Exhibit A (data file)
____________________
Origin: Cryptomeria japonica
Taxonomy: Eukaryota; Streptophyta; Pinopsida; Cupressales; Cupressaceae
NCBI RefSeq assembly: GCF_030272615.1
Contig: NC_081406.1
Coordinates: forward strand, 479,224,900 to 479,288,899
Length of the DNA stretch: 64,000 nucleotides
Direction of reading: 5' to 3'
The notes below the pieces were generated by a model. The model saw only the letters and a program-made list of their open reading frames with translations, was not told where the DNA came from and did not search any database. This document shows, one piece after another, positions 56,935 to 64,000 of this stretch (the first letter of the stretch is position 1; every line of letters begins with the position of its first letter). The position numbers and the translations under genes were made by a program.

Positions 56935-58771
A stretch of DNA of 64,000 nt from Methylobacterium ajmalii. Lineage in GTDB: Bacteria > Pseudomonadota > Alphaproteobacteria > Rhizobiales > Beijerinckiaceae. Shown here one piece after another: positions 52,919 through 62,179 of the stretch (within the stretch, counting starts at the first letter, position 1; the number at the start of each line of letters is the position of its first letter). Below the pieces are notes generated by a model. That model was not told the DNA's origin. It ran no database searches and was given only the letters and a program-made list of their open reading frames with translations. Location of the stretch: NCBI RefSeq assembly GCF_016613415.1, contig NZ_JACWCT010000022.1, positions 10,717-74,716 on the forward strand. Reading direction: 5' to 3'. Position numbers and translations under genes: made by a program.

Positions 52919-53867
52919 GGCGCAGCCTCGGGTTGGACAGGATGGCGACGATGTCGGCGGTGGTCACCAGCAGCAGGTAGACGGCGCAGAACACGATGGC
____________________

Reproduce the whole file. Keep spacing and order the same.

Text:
Origin: Cryptomeria japonica
Taxonomy: Eukaryota; Streptophyta; Pinopsida; Cupressales; Cupressaceae
NCBI RefSeq assembly: GCF_030272615.1
Contig: NC_081406.1
Coordinates: forward strand, 479,224,900 to 479,288,899
Length of the DNA stretch: 64,000 nucleotides
Direction of reading: 5' to 3'
The notes below the pieces were generated by a model. The model saw only the letters and a program-made list of their open reading frames with translations, was not told where the DNA came from and did not search any database. This document shows, one piece after another, positions 56,935 to 64,000 of this stretch (the first letter of the stretch is position 1; every line of letters begins with the position of its first letter). The position numbers and the translations under genes were made by a program.

Positions 56935-58771
A stretch of DNA of 64,000 nt from Methylobacterium ajmalii. Lineage in GTDB: Bacteria > Pseudomonadota > Alphaproteobacteria > Rhizobiales > Beijerinckiaceae. Shown here one piece after another: positions 52,919 through 62,179 of the stretch (within the stretch, counting starts at the first letter, position 1; the number at the start of each line of letters is the position of its first letter). Below the pieces are notes generated by a model. That model was not told the DNA's origin. It ran no database searches and was given only the letters and a program-made list of their open reading frames with translations. Location of the stretch: NCBI RefSeq assembly GCF_016613415.1, contig NZ_JACWCT010000022.1, positions 10,717-74,716 on the forward strand. Reading direction: 5' to 3'. Position numbers and translations under genes: made by a program.

Positions 52919-53867
52919 GGCGCAGCCTCGGGTTGGACAGGATGGCGACGATGTCGGCGGTGGTCACCAGCAGCAGGTAGACGGCGCAGAACACGATGGC